In comparison to China and thanks to the US, Japan does not have capital controls. So why don’t Japanese financial institutions purchase foreign assets instead? As a result of the Japanese asset price bubble, the Yen appreciated from 260.34yen/US$1 in February 1985 to 133.72yen/US$1 in December 1990. Japanese investors have remained skeptical about exchange rate risks ever since. Furthermore, portfolio diversification seems almost non-existent to Japanese investors, even though they understand that it can help dramatically lower portfolio risk.
Personally, I am a big proponent of the rational expectations theory and I believe the Japanese equity market is a perfect example of this. Smith indicates that Japanese investors are convinced that the stock prices fall in the long run, rather than rise as the Gordon growth model would indicate. Is this is a question of Keynesian vs. Neo-Keynesian thinking? What has the Nikkei 225 returned to investors in comparison to the S&P 500?
In terms of dysfunctional equity markets, Smith identifies two key factors: all-insider boards of directors and cross-shareholding.
Christina Ahmadjian’s Changing Japanese Corporate Governance (PDF) identifies how Japan is experiencing a ‘corporate governance crisis’. Ahmadjian criticizes how, “Corporate misbehavior and economic doldrums are blamed upon lack of concern for shareholders, cozy cross-shareholding relationships between firms and banks, board of directors that look more like old boys club than responsible monitors, and executive compensation packages that give CEOs little incentive to improve the bottom line.”
While Ahmadjian’s paper examines whether the idea of global convergence or inertia of public scrutiny will improve Japanese corporate governance, the fact is that it should be in transition. However, is it in transition towards standards that actually improve stock market performance? The paper identifies that empirically, the evidence is slim on whether “better corporate governance leads to better performing firms.” On the other hand, this does not shy away from the recognition that, “there is considerable agreement that strong, developed economies are based upon effective and coherent systems of corporate governance, which protect the interests of investors.”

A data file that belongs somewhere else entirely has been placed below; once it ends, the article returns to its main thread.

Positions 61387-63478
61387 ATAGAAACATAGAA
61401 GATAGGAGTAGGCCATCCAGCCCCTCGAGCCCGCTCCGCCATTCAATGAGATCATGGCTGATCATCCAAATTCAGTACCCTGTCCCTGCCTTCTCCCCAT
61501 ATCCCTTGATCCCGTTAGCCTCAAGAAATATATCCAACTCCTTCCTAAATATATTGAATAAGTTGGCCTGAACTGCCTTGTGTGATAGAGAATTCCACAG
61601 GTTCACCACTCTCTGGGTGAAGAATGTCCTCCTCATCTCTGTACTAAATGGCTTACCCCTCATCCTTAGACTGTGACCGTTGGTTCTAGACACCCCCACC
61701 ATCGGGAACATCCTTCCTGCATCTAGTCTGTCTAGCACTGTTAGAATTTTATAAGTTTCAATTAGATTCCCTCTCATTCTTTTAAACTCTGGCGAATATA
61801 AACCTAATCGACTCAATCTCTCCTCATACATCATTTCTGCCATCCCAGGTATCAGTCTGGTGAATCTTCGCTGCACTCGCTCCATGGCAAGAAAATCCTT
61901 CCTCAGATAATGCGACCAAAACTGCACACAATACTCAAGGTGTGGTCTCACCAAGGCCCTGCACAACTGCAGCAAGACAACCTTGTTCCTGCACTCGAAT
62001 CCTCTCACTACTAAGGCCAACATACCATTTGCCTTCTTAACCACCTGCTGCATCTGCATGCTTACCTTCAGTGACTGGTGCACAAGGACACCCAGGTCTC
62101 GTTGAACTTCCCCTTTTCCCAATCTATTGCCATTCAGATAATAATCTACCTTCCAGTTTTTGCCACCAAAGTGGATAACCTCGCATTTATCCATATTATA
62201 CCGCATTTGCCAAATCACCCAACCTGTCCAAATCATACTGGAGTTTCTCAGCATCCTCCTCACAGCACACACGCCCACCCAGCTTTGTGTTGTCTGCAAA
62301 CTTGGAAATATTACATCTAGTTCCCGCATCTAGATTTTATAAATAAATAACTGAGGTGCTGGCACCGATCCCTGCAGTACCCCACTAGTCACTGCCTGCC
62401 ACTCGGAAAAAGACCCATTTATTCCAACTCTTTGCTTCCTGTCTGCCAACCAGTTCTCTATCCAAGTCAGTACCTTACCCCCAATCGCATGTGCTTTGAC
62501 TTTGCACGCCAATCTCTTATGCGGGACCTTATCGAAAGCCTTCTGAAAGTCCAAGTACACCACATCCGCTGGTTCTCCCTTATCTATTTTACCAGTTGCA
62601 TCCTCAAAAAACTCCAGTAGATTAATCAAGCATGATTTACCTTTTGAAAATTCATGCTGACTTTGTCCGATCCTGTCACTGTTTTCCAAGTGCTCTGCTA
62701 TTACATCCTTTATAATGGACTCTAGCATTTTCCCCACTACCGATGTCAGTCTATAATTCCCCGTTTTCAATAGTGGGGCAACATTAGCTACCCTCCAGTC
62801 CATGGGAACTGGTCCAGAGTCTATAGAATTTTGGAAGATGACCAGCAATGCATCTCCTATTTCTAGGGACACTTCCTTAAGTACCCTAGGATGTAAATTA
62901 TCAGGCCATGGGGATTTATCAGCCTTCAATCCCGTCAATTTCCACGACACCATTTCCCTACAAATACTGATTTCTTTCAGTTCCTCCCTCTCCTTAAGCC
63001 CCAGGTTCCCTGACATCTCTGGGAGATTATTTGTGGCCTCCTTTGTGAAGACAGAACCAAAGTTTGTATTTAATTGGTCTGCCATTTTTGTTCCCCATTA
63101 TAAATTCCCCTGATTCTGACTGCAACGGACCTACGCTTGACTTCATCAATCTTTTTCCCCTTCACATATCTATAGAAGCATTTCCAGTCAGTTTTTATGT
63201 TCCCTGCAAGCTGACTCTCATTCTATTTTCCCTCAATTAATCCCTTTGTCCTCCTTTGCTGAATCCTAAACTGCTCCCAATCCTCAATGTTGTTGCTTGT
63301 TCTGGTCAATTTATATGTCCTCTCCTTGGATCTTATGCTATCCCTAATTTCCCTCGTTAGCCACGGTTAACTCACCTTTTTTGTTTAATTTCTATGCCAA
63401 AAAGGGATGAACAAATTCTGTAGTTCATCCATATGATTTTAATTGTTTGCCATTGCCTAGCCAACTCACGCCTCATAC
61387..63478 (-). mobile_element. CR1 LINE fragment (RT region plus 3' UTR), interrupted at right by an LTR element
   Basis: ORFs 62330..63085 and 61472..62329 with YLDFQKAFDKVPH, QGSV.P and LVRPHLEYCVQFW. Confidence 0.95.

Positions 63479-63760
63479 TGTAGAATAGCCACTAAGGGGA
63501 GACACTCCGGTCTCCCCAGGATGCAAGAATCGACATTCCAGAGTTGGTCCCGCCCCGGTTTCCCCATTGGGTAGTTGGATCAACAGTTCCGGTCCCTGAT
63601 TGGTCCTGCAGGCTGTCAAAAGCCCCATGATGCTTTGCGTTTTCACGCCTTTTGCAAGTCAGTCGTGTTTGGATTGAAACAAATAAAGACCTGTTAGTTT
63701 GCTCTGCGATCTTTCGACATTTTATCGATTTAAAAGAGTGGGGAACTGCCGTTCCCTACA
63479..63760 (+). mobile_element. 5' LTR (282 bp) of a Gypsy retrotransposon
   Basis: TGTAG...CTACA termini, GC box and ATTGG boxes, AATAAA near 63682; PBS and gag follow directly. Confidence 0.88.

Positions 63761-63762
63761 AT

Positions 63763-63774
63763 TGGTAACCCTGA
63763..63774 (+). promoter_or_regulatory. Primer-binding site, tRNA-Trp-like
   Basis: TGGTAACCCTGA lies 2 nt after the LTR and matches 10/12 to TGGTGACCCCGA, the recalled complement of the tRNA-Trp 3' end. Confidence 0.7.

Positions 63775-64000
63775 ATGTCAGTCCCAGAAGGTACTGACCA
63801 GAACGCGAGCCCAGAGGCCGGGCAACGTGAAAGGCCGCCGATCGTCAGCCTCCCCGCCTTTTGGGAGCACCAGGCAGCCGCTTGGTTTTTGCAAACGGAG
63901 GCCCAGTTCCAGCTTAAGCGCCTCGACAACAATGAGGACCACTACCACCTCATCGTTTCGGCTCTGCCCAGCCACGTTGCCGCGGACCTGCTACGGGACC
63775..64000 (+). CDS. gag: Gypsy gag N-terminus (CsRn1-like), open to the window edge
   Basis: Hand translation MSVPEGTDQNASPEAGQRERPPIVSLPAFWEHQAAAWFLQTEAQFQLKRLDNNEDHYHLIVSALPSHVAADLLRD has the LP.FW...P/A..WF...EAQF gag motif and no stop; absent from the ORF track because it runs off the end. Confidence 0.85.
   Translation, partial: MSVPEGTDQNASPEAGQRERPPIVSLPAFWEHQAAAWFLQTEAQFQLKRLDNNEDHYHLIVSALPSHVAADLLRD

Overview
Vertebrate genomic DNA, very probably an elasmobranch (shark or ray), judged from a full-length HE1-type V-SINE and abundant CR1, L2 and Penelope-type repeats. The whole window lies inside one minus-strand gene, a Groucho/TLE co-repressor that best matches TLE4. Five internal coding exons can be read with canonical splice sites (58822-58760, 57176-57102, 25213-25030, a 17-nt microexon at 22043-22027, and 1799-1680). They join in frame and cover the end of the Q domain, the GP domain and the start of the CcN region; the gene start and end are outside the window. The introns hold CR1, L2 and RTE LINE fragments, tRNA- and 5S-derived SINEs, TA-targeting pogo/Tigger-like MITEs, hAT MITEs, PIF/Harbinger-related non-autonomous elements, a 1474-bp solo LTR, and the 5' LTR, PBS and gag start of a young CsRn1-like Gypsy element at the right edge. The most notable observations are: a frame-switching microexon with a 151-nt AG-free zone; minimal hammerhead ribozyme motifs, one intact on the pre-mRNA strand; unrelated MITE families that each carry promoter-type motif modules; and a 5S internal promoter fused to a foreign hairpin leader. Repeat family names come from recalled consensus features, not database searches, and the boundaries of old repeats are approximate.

Smith concludes his piece by clearly identifying the following need for a restructure of the Japanese economy:
- “As a final note, it seems to me that the Japanese government’s success in holding down its borrowing costs has probably had big negative effects on the economy. Banks that are forced to buy JGBs can’t lend as much to firms, which seems like it would depresses economic activity, holds down growth, and probably contribute to deflation via suppressed wages. Households have been squeezed and squeezed by falling incomes until their savings rates have gone negative, yet they are still earning nothing on their savings. As a result, households are dead set against tax hikes to close the budget deficit, but politically powerful farmers and construction companies won’t allow spending to fall either. It’s hard to see how this vicious cycle will be broken, until Japan is forced to default from the sheer weight of interest payments. That would be the biggest and most catastrophic sovereign default in world history, unless of course the U.S. manages to pull one off first.“